In the yeare 1395. on S. Georges day, was a great iusting on London bridge, betwixt Dauid Earle of Craford of Scotland, and the Lord Wels of England. In the which the Lord Wels was at the third course borne out of the saddle, which hystorie proueth, that at that time the Bridge being coaped on either side was not replenished with houses builded thereupon, as since it hath beene, and now is. The next yeare on the 13. of Nouember, the young Queene Isabell, commonly called the little, for she was but eight yeares olde, was conueyed from Kenington besides Lamhith, through Southwark to the Tower of London, and such a multitude of people went out to see her, that on London bridge nine persons were crowded to death, of whom the prior of Tiptre a place in Essex, was one, & a Matron on Cornehil, was an other.
The Tower on London Bridge at the north end of the drawbridge, (for that bridge was then readily to be drawn up, aswell to giue passage for ships to Queenehith, as for the resistance of any forraigne force) was begun to be builded in the yeare 1426. Iohn Rainwell being Maior.
In the yeare 1450. Iacke Cade, and other Rebels of Kent, by this bridge entered the Citie, he strake his sword on London stone, and said himselfe then to be Lord of the Citie, but they were by the Citizens ouercome on the same Bridge, and put to flight, as in my Annales.
In the year 1553. the third of February, sir Thomas Wiat and the Kentish men marched from Depeford towards London, after knowledge whereof, forthwith the drawe bridge was cut downe, and the Bridge gates shut, Wiat and his people entered Southwarke, where they lay till the sixt of Februarie, but coulde get no entrie of the Citie by the bridge, the same was then so well defended by the Citizens, the Lord William Howard assisting, wherefore he remoued towards Kingstone, &c. as in my Annales.
To conclude of this bridge ouer the said riuer of Thames, I affirme, as in other my descriptions, that it is a worke verie rare, hauing with the draw bridge 20. Arches made of squared stone, of height 60. foote, and in bredth 30. foote distant one from another 20. foote, compact and ioyned togither with vaults and cellers, vpon both sides be houses builded, so that it seemeth rather a continuall streete then a Bridge: for the fortifying whereof against the incessant assaults of the riuer, it hath ouerseers and officers, vz. wardens, as aforesaid, and others.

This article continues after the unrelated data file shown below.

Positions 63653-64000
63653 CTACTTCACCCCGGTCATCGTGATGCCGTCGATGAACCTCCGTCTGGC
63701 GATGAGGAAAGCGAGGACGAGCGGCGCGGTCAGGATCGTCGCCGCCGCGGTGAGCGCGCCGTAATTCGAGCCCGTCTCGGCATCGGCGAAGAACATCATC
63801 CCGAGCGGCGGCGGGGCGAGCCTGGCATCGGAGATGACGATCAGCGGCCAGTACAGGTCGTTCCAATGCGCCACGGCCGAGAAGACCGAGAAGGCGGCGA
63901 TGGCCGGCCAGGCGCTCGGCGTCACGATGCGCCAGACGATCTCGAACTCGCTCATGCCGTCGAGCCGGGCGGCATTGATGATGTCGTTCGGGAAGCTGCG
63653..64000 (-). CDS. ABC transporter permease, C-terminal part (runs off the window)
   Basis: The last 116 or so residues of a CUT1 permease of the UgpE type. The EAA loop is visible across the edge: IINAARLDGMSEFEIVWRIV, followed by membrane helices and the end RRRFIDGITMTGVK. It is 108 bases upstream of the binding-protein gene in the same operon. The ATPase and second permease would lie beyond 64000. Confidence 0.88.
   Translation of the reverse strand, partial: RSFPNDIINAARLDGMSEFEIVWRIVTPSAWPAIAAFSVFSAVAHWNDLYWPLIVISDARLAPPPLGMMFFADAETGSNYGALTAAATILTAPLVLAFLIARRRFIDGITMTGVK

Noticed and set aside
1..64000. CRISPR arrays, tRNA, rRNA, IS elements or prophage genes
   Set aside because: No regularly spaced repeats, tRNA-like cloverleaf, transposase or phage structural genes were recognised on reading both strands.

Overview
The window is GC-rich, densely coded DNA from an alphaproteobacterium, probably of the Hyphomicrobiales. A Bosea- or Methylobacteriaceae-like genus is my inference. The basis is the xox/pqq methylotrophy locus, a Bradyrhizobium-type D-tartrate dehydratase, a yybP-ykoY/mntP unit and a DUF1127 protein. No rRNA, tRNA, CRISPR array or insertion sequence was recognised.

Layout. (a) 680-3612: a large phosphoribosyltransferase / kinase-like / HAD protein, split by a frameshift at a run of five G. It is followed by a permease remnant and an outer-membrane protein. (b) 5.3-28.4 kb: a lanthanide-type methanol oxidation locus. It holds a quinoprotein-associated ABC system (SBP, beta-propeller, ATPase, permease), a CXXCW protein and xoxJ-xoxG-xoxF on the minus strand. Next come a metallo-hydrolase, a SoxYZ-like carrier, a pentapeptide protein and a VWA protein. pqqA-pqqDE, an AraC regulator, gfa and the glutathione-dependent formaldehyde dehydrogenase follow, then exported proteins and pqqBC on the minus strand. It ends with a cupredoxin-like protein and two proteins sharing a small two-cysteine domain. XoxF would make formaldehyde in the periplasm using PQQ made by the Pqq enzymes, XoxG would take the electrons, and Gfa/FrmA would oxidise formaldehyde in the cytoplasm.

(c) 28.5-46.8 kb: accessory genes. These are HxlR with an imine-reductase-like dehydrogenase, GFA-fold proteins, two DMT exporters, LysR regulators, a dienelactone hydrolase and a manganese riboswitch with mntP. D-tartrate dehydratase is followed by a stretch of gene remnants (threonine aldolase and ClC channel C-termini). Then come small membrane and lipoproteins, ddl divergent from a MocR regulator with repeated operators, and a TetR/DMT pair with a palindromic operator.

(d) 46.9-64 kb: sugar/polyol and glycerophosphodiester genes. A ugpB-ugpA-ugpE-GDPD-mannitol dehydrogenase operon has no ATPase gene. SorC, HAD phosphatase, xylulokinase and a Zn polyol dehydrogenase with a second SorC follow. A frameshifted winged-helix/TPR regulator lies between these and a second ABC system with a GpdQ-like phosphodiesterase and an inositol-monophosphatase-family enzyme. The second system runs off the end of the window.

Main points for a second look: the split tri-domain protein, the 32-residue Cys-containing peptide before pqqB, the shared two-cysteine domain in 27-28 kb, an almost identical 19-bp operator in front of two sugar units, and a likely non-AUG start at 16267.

Fleete bridge in the west without Ludgate, a Bridge of stone faire coaped, on either side with iron pikes, on the which towards the south be also certaine Lanthornes of stone, for lights to be placed in the winter euenings, for commoditie of trauellers. Under this bridge runneth a water, sometimes called (as I haue said) the river of the Wels, since Turnemill brooke, now Fleet dike, because it runneth by the Fleete, and sometime about the Fleete, so under Fleete bridge into the riuer of Thames. This bridge hath beene farre greater in times past, but lessened, as the water course hath beene narrowed. It seemeth this last bridge to be made, or repayred at the charges of Iohn Wels Maior, in the yeare 1431. for on the coping is engrauen Wels imbraced by Angels, like as on the Standard in Cheape, which he also builded: thus much of the Bridge: for of the water course and decay thereof I haue spoken in another place.
Oldbourne bridge ouer the said riuer of the Wels more towards the North was so called, of a Bourne that sometimes ranne downe Oldborne hill into the sayd Riuer, this Bridge of stone like as Fleet bridge from Ludgate west, serueth for passengers with carriage or otherwise from Newgate toward the west and by North.
Bridges ouer the Towne ditch, there are diuerse: to witte, without Aldgate, without Bishopsgate, the Posterne called Mooregate, the Posterne of Creplegate without Aldersgate, the Posterne of Christes Hospitall, Newgate, and Ludgate, all these bee ouer paued likewise with stone leuell with the streetes. But one other there is of Tymber ouer the riuer of wels, or Fleet dike, betweene the precinct of the Blacke Friers, and the house of Bridewell.
There haue beene of olde time also, diuerse Bridges in There haue beene of olde time also, diuerse Bridges in partly noted, besides Horshew bridge, by the Church of saint Iohn Baptist, now called S. Iohns vpon Walbrooke. I reade that of olde time euery person hauing lands on either side of the sayd brooke, should clense the same, and repayre the Bridges so farre as their landes extended. More, in the II. of Edward the third, the inhabitants vpon the course of this brooke, were forced to pile and wal the sides thereof. Also that in the third of Henrie the fift, this water course had many Bridges, since vaulted ouer with Bricke, and the streetes where through it passed, so paued, that the same watercourse is now hardly discerned. For order was taken in the second of Edward the fourth, that such as had ground on either side of Walbrooke, should vault and paue it ouer, so farre as his ground extended. And thus much for Bridges in this Citie, may suffice.